The overall goal of this work was to build a dynamic network of transcription events following endotoxin administration from the time course response by global gene expression in peripheral blood leukocytes. From the expression profiles, we were able to predict the activities of ten transcription factors over time, as well as the regulatory strength a given transcription factor exerted on its target genes using NCA. Taken together, the activities often exhibited a high degree of correlation, both between factors and also between a factor's activity and its gene expression profile.

We also found that the regulatory strength matrix can be clustered to determine groups of genes which are not only co-expressed, but also co-regulated. Importantly, new and biologically relevant clusters were determined, suggesting that clustering by this approach is potentially more meaningful than methods which do not incorporate regulatory network information. Identification of these clusters also led us to identify many additional putative interactions between transcription factors and target genes not included in the known network, and most importantly, enabled us to describe and visualize the activation of regulatory proteins and target genes over time.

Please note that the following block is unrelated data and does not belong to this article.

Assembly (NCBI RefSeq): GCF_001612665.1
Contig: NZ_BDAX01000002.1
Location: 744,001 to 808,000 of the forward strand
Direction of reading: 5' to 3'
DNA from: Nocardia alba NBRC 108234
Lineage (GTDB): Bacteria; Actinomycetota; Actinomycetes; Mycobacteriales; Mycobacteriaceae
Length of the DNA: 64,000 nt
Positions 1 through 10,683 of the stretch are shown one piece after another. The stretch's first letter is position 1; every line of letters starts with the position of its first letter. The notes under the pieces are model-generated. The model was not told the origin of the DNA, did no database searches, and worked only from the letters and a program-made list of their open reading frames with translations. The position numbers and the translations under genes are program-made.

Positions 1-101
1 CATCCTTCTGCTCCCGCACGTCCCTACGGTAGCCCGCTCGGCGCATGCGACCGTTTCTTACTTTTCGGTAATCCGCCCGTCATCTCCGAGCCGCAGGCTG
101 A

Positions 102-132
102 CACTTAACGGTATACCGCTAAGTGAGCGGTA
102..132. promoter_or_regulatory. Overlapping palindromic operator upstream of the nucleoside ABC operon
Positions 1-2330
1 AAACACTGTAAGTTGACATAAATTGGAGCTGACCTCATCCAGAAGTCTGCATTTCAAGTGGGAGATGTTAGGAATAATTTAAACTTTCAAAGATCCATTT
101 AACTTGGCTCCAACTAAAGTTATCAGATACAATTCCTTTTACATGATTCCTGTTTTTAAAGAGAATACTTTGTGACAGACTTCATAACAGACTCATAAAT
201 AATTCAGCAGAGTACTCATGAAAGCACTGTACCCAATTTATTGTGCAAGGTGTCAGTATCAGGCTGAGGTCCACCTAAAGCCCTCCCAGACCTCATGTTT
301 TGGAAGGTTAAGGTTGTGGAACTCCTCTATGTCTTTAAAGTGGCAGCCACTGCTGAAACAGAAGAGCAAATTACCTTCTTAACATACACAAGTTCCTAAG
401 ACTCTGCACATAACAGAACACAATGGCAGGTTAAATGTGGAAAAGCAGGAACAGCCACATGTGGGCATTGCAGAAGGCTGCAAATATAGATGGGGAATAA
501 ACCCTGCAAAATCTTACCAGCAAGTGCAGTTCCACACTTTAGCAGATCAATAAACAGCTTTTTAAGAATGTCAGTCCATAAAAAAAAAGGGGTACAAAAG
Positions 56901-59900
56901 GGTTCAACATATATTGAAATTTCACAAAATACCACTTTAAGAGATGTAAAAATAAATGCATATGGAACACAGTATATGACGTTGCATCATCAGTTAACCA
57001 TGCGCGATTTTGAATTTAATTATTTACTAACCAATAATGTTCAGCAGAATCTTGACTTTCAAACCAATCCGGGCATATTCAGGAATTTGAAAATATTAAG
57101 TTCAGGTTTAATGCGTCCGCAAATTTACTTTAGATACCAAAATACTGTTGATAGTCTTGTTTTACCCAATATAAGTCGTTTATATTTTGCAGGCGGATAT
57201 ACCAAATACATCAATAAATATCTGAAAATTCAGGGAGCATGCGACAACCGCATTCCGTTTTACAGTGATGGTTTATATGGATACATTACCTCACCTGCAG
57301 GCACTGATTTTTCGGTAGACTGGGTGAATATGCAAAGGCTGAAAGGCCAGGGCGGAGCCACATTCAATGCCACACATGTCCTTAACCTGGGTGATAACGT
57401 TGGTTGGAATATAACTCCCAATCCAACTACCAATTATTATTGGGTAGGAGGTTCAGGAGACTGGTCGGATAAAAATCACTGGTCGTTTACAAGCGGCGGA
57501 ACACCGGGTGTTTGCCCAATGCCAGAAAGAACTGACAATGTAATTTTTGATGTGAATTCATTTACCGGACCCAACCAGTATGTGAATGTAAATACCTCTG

Certain limitations in both the available expression data as well as NCA itself could be addressed to make this approach more powerful. Gene expression analyses obtained from whole blood leukocyte samples provide an integrated signal from different leukocyte populations which are difficult to deconvolute, and so using a single cell population would be advantageous, such as could be obtained using cell sorting or other methods. Additionally, the number of transcription factors which can be used in NCA is approximately the number of expression profiles in the data set, and so a greater number of expression profiles – obtained at best shortly after the endotoxin administration – would also have been useful. Finally, NCA's scaling property, which makes it difficult to predict the direction of transcription factor activity, as well as NCA's current inability to incorporate time course information from the data set are important limitations to the method. Some approaches that may overcome these challenges include recent studies in which transcription factor activities were estimated using ordinary differential equation [45] or probabilistic models [51,52] of time course data. Future work might therefore focus on combining NCA with such efforts.